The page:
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how do you say in German something like the expression "worker by day, superhero by night": is it:

  • am Tag / bei Nacht
  • bei Tag / bei Nacht ?

Thank you

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While @SwissCodeMen gave you some correct translations, in this context, I think your suggestions are already the best ones. It's idiomatic to say.

Arbeiter bei Tag, Superheld bei Nacht.

or this

Arbeiter am Tag[e], Superheld bei Nacht.

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2

Office worker by day and superhero by night

To translate this sentence/motto in german, it would look like this: ”Büroangestellte am Tag und Superhelden in der Nacht.” (-> related to work.)

But you can also say ”durch den Tag” instead of ”am Tag” for the translation by day. The same is also ”tagsüber”.

For by night you can also say ”durch die Nacht”, ”in der Nacht” or ”während der Nacht”. Another example is: They work at night, in german you can say: ”Sie arbeiten nachts” and this means the same like by night.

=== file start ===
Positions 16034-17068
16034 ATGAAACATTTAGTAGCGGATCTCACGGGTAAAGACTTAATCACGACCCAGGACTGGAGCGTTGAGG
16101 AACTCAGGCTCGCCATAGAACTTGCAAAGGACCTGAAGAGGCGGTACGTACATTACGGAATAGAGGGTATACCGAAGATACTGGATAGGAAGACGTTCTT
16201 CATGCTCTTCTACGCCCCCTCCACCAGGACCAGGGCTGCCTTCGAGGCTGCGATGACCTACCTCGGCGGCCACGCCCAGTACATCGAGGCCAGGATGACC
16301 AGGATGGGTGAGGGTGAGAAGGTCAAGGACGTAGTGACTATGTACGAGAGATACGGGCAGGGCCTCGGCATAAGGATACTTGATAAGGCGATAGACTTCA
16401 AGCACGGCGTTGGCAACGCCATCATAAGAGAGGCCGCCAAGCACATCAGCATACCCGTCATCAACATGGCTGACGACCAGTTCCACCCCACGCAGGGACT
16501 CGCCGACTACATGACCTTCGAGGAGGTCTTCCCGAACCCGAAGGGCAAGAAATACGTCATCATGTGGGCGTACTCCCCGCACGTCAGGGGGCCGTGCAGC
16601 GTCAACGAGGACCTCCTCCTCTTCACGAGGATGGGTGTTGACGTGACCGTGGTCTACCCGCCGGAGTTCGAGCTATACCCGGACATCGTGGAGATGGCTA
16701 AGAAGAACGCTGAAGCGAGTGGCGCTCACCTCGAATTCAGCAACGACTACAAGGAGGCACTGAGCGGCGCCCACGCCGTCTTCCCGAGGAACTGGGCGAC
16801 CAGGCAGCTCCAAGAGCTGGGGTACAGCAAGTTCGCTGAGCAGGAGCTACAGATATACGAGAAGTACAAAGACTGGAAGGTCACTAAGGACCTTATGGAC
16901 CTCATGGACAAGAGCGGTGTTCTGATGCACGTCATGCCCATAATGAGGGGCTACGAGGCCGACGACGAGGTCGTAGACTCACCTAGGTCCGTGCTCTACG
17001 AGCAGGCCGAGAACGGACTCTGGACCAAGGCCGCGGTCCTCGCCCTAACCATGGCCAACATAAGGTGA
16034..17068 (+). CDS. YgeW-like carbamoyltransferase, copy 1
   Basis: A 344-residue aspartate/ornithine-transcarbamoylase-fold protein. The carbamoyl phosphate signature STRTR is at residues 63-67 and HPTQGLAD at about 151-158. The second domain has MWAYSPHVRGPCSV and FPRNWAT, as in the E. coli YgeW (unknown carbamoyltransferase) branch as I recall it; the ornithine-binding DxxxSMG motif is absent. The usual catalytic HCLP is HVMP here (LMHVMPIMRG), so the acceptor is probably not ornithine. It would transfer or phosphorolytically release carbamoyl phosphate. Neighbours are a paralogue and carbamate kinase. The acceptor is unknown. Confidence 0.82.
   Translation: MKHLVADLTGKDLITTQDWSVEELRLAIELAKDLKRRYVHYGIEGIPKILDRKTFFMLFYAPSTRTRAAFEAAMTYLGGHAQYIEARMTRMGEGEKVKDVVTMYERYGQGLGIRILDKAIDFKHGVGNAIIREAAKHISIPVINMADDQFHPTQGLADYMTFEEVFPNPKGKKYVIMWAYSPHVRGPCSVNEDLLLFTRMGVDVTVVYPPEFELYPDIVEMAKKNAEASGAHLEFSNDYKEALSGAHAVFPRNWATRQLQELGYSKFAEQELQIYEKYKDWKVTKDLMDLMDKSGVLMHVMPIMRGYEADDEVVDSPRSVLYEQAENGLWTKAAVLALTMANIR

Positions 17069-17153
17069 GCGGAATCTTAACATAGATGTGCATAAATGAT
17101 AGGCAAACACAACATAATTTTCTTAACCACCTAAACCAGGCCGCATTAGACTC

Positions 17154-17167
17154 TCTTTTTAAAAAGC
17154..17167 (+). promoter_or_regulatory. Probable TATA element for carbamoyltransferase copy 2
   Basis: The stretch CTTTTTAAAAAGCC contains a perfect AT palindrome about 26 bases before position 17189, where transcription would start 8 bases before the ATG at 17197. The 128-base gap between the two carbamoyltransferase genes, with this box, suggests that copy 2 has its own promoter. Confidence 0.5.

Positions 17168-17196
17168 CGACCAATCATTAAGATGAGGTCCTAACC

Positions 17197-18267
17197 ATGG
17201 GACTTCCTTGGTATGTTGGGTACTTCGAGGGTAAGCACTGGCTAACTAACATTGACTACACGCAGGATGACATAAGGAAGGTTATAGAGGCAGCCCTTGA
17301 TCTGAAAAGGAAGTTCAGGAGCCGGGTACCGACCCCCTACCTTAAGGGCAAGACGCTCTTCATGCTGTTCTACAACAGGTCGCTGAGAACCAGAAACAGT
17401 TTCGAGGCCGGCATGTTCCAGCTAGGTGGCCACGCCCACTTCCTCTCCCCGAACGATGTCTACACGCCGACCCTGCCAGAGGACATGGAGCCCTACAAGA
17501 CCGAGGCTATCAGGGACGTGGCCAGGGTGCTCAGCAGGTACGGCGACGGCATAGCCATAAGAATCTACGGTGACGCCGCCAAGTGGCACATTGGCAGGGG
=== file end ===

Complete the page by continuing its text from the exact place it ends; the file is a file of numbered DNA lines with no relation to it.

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  • So all variants are correct, and if I use any of these, the desired idiom would be understood. Vielen Dank! – Amc_rtty Apr 28 at 21:19
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    Why do you use plural for the translation, when then original text uses singular? – infinitezero Apr 29 at 1:12
  • To show the questioner various possibilities ... – SwissCodeMen Apr 29 at 4:45
  • why do you extend something that should be the quote (office) and capslock it? I personally read capslock with a screaming voice. the > highlights it a bit (not as much as the yellow from old times) – Shegit Brahm Apr 29 at 6:46
  • The questioner used an excerpt from this sentence (which I wrote, now lowercase...). And because of that, I took the whole sentence to make it easier to understand ... – SwissCodeMen Apr 29 at 7:14
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Meine Version: Tagsüber einfacher Arbeiter - nachts ein Superheld.

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